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The importance of healthcare market research

It is widely accepted that healthcare research plays an essential role in the success of several different industries, such as entertainment, hospitality, technology and many more. However, market research is also an essential part of the healthcare sector, in order to make sure that communities up and down the country are receiving adequate care. In this blog, we’ll be taking a look at the importance of healthcare market research.

Understanding how patients think

Research is an incredibly useful tool to help services develop a deeper understanding of the wider emotional and social context surrounding long-term conditions. In order to understand the responsibilities that carers, patients and parents take on to manage a disease, NHS Kidney Care partnered with the Ipsos Ethnography Centre of Excellence in 2012 in order to undergo three different ethnographic projects. This research entailed following several people who were living with kidney disease to answer the following questions: what responsibilities were taken, who was held responsible for them and when this responsibility should be taken.

Footage from these various projects was presented to patients, social workers, charities, support workers and clinicians in the field to present the key challenges raised by the research. The discussions that followed led to summary reports and potential solutions in order to provide assistance to all the parties that took responsibility.

Fill gaps in service delivery

Healthcare solutions are sophisticated and complex by nature and usually depend on a service delivery model rather than a straightforward transactional approach. Research firms that assist hospitals in tracking quality and patient care satisfaction usually have engagements with multiple staff members that involve several different touchpoints. Firms that provide laboratories with medical testing equipment also have members of staff that are specialists in providing education and training to ensure that each piece of equipment delivers full value while being used properly. Market research allows these firms to find out if their service delivery model has any gaps, or if there are any windows of opportunity for them to make improvements that can lead to better outcomes and create stronger relationships with healthcare services.

For example, a firm that provides laboratories with medical testing equipment could use market research to determine whether online training is a cost-effective and viable alternative to in-person training. A firm that teams up with hospitals to assess patient satisfaction could also use market research to determine why staff might be struggling to organise data capturing processes.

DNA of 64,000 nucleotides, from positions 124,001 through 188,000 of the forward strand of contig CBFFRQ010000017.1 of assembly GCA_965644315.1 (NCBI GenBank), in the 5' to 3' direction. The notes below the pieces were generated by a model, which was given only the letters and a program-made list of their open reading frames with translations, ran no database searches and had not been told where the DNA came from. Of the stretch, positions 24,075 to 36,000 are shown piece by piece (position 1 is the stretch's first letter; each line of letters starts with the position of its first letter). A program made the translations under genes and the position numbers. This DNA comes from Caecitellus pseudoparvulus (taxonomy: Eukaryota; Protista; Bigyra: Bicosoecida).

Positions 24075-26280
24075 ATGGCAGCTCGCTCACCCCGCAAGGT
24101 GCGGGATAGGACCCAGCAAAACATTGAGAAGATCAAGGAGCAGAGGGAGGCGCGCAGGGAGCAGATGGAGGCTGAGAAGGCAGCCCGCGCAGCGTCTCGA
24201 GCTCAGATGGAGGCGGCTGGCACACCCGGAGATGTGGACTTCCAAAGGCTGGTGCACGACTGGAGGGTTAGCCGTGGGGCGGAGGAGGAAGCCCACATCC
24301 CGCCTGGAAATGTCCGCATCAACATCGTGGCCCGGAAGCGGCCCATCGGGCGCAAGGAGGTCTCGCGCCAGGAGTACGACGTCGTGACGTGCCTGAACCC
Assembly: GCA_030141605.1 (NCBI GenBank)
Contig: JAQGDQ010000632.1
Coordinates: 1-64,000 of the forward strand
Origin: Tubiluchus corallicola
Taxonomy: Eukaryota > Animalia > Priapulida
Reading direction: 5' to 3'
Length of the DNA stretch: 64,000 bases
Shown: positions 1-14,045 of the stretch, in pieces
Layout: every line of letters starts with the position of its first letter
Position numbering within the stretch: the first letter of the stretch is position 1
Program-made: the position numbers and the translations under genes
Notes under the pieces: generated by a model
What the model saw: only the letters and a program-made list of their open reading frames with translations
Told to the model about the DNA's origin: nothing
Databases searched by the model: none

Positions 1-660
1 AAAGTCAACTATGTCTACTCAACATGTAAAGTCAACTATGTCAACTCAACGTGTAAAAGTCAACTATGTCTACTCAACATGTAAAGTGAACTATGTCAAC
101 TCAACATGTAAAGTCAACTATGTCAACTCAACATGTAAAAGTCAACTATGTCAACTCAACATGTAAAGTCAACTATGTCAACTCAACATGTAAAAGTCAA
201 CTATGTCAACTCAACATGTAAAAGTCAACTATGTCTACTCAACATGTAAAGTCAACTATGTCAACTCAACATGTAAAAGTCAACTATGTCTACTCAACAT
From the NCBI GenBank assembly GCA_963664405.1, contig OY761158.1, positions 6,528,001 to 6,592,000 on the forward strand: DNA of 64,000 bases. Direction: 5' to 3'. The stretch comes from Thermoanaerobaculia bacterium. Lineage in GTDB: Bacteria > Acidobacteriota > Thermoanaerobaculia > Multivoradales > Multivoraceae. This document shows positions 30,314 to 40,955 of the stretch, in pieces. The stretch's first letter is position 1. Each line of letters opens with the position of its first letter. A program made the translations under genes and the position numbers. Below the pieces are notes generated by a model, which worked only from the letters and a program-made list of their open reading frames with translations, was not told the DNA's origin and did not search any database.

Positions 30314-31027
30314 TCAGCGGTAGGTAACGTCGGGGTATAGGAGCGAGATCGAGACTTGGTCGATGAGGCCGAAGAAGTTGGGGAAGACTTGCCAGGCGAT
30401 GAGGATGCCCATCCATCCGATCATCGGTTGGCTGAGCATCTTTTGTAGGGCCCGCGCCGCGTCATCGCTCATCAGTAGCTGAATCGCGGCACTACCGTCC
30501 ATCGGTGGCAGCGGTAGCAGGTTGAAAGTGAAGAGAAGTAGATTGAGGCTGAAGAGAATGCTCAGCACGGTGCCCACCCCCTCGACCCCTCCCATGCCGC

Assessing the care received

In September 2012, the Greater Midlands Cancer Research Network published a peer review assessment which highlighted several significant risks and concerns regarding back-office management at Stafford Hospital’s breast care multi-disciplinary team. Engaging Communities Staffordshire responded to the concerns by conducting research with 48 patients who had received breast cancer treatment at the hospital. The research unveiled several issues that members of staff were not aware of which led to multiple improvements in the service. As a result, each breast cancer patient is now given a full-time nurse in order to improve communications in the unit. The assigned nurse is then able to offer the patient all of the necessary information, along with local support groups.

Creating engagement

NHS Dudley Public Heath used market research to develop their social marketing campaign to spread awareness of the importance of cervical screenings. The research found that if women in the UK did not attend a cervical screening between the ages of 25 and 29, they were not as likely to attend a screening in future, which could put their cervical health at risk. Initial research from focus groups revealed that women in the UK were more likely to prioritise receiving beauty treatments, such as getting a manicure or a hair cut, than booking healthcare appointments. As a response, the trust focused on beauty as a motivator in their social media campaign. This led to an increase in the awareness of cervical cancer symptoms, more women were then educated about the importance of booking a screening and there was a significant increase in the number of women who said that they would take steps to attend a cervical screening. The campaign has now expanded into settings outside social media, such as GP surgeries.
This is just one example of how market research and the actions can really make a difference.

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